Mike Max is a Hollywood producer who became powerful and rich thanks to brutal and bloody action films. His ignored wife Paige is close to leaving him. Suddenly Mike is kidnapped by two ...
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A rare gem of cinematic storytelling that weaves docudrama, fictional reenactment, and experimental photography into a powerful, reflective work on the early days of German cinema. The film... See full summary »
The director Friedrich Monroe has trouble with finishing a silent b&w movie about Lisbon. He calls his friend, the sound engineer Phillip Winter, for help. As Winter arrives Lisbon weeks ... See full summary »
After the wild life-style of a famous young German photographer almost gets him killed, he goes to Palermo, Sicily to take a break. Can the beautiful city and a beautiful local woman help him calm himself down?
On location in Portugal, a film crew runs out of film while making their own version of Roger Corman's Day the World Ended (1955). The producer is nowhere to be found and director Friedrich... See full summary »
In 1999, Claire's life is forever changed after she survives a car crash. She rescues Sam and starts traveling around the world with him. Writer Eugene follows them and writes their story, as a way of recording dreams is being invented.
Mike Max is a Hollywood producer who became powerful and rich thanks to brutal and bloody action films. His ignored wife Paige is close to leaving him. Suddenly Mike is kidnapped by two bandits, but escapes and hides out with his Mexican gardener's family for a while. At the same time, surveillance expert Ray Bering is looking for what happens in the city, but it is not clear what he wants. The police investigation for Max's disappearance is led by detective Doc Block, who falls in love with actress Cat who is playing in ongoing Max's production. Written by
There is a scene in the film where we see a live recreation of the painting "Nighthawks" by Edward Hopper. See more »
When Page is holding Mike at gunpoint she holds the gun upward with the bottom of the handle facing outward and the ammo clip is clearly missing. Yet when Mike exits through the patio door she fires the gun and shatters the glass. See more »
Know what to expect, and you'll freakin LOVE this film
...or as I like to think of it, THE END OF VIOLENCE is the greatest scifi crime thriller that never was.
As always with Wim Wenders, the plot is fantastic. But, as always with Wim Wenders, the movie isn't about the plot, and those who expect to be carried by the plot will be disappointed. In the same way WINGS OF DESIRE had a great plot about angels but was not a fantasy; in the same way UNTIL THE END OF THE WORLD had a great plot about a high tech dream machine but was not about technology; in the same way LISBON STORY had a riveting plot about a missing person but was not a mystery, here we have the same Wendersian formula which he pulls off flawlessly.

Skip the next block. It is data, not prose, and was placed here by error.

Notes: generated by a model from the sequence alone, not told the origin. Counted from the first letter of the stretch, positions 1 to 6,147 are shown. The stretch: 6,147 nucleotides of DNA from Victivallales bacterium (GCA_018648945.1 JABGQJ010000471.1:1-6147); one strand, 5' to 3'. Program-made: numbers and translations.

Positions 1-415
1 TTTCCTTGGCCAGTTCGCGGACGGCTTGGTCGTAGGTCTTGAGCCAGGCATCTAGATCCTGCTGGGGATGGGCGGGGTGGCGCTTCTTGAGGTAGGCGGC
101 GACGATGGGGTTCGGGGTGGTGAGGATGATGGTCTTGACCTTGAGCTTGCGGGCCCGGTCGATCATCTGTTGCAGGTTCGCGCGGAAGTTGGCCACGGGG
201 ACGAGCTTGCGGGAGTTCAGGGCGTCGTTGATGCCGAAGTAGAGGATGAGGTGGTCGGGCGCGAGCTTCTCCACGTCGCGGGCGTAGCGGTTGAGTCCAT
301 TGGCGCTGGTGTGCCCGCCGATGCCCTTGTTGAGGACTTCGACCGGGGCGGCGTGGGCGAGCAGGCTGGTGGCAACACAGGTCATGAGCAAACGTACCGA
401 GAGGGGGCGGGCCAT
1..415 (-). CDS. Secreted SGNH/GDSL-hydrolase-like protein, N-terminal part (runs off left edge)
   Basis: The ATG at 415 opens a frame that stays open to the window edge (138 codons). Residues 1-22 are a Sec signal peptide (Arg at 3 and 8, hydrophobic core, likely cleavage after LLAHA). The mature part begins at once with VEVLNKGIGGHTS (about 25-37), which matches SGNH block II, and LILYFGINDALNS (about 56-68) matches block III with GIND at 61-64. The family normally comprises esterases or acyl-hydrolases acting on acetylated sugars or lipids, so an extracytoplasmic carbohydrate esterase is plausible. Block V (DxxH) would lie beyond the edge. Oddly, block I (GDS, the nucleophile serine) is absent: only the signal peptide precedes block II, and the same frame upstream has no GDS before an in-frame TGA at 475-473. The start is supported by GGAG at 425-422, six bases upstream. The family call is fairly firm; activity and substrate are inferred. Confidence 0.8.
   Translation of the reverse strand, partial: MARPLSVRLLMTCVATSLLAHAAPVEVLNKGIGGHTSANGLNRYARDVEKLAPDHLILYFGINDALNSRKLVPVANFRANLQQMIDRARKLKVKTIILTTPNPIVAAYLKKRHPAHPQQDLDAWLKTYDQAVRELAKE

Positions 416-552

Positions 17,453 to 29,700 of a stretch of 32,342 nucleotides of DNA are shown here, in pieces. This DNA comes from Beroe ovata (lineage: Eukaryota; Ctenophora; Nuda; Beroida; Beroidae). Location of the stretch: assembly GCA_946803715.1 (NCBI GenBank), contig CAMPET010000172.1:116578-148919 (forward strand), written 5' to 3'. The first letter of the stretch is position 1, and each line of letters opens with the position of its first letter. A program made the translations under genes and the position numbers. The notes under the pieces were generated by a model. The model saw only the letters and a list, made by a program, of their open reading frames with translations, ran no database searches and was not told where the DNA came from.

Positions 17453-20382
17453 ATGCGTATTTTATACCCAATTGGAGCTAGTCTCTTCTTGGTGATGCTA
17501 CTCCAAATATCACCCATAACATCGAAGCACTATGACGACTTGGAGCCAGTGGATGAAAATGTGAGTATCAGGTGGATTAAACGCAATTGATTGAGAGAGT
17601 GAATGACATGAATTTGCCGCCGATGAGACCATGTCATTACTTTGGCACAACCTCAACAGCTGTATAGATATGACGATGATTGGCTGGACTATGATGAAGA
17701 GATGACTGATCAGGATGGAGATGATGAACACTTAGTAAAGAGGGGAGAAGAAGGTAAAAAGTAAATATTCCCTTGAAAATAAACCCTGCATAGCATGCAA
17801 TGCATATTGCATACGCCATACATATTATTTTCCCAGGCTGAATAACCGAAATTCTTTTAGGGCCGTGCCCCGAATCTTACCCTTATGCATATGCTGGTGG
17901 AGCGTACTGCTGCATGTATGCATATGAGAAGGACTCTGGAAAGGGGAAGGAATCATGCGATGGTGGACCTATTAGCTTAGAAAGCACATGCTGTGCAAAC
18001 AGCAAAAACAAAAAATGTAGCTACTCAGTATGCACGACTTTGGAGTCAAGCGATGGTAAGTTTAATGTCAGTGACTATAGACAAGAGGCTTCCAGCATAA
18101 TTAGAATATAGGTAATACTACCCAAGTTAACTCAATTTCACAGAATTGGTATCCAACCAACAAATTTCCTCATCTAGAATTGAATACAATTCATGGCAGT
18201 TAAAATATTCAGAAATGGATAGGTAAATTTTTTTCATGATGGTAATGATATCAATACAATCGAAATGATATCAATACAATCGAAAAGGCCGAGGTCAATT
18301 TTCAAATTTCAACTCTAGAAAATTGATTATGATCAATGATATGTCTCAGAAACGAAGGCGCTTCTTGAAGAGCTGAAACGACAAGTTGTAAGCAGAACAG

The plot, if you're curious, is about a futuristic "God machine" that can eliminate people with the push of a button. Designed ostensibly for crime prevention & surveillance (the old "to protect & serve" - where have we heard that before?), it gets out of control and takes murder & corruption to the next level of clinical perfection. Caught up in the game is Mike Max, a movie producer struggling with his own intense xenophobia and paranoia, which, like a disease, he himself spreads to society through his films.
That's all I'll say about the plot because (a) I don't want to ruin anything, and (b) like I said, the plot is secondary. What's really important, as you watch this movie, is to pay attention to the thought-provoking dialogue, the philosophical allusions and the overall metaphor of the situation. If you can tune into that stuff, then you're set for a great experience.
I'll give you just one example of the philosophy. There's a scene early on where they talk about the "observer effect" (you might recognize it as the paradox of "Schrödinger's cat" which you can look up on wikipedia). This is the fundamental theme of the film: the idea that, even by "impartially observing", we change the situation or in some cases destroy it. As one of the characters says, it's like "flipping on the light to observe the darkness." What a poetic & appropriate analogy.
This movie is choc full of that kind of stuff, and you may miss it if you're expecting car chases and gunfire. No, instead you get the ultimate anti-violence violence film, and I gotta give Wenders a standing ovation on being the first director I've seen pull it off.
A lot of movies in the past have carried a message of anti-violence; yet the films sink to the thrill of showing violence themselves and often glorifying it (the biggest example would be Norm Jewison's classic ROLLERBALL), and this becomes confusing if not outright hypocritical. But in this case, we get a chilling depiction of the epidemic of violence without showing any blood & guts to excite our savage instincts. It remains an intellectual film, not visceral. Don't get me wrong; this movie is plenty suspenseful, and on more than one occasion it'll have your heart flopping like an electrified noodle. But it's all done by way of the mind. To me, that's what makes this depiction of violence all the more effective & frightening: the way it's so clean & neat like in a video game. And without any fuss, someone's head could just go pop.
This is the best film I've seen in a while. I'm only taking off a few points because I wished it was twice as long & had more monologues, like some of the older Wenders films. But I have to say this film sticks to its objective and delivers a perfect product.
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